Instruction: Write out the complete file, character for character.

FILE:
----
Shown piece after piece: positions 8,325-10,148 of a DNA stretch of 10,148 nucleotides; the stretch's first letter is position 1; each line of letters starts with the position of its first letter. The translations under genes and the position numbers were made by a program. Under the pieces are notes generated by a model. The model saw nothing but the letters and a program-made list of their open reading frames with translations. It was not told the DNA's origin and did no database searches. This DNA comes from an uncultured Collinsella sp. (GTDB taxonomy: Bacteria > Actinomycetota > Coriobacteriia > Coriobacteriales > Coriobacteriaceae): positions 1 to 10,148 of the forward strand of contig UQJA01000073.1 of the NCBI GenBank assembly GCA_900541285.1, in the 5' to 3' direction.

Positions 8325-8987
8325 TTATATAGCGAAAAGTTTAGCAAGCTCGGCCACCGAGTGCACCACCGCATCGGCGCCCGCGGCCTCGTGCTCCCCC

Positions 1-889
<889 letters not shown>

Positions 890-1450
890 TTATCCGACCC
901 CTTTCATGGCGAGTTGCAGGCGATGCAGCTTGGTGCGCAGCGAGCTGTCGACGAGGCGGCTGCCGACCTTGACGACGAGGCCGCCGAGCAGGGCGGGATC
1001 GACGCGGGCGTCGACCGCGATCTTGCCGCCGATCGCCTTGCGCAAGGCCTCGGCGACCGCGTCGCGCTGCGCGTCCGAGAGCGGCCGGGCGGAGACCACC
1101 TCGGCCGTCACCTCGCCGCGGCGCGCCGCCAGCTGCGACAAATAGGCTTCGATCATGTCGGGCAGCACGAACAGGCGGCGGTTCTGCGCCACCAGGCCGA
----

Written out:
Shown piece after piece: positions 8,325-10,148 of a DNA stretch of 10,148 nucleotides; the stretch's first letter is position 1; each line of letters starts with the position of its first letter. The translations under genes and the position numbers were made by a program. Under the pieces are notes generated by a model. The model saw nothing but the letters and a program-made list of their open reading frames with translations. It was not told the DNA's origin and did no database searches. This DNA comes from an uncultured Collinsella sp. (GTDB taxonomy: Bacteria > Actinomycetota > Coriobacteriia > Coriobacteriales > Coriobacteriaceae): positions 1 to 10,148 of the forward strand of contig UQJA01000073.1 of the NCBI GenBank assembly GCA_900541285.1, in the 5' to 3' direction.

Positions 8325-8987
8325 TTATATAGCGAAAAGTTTAGCAAGCTCGGCCACCGAGTGCACCACCGCATCGGCGCCCGCGGCCTCGTGCTCCCCC

Positions 1-889
<889 letters not shown>

Positions 890-1450
890 TTATCCGACCC
901 CTTTCATGGCGAGTTGCAGGCGATGCAGCTTGGTGCGCAGCGAGCTGTCGACGAGGCGGCTGCCGACCTTGACGACGAGGCCGCCGAGCAGGGCGGGATC
1001 GACGCGGGCGTCGACCGCGATCTTGCCGCCGATCGCCTTGCGCAAGGCCTCGGCGACCGCGTCGCGCTGCGCGTCCGAGAGCGGCCGGGCGGAGACCACC
1101 TCGGCCGTCACCTCGCCGCGGCGCGCCGCCAGCTGCGACAAATAGGCTTCGATCATGTCGGGCAGCACGAACAGGCGGCGGTTCTGCGCCACCAGGCCGA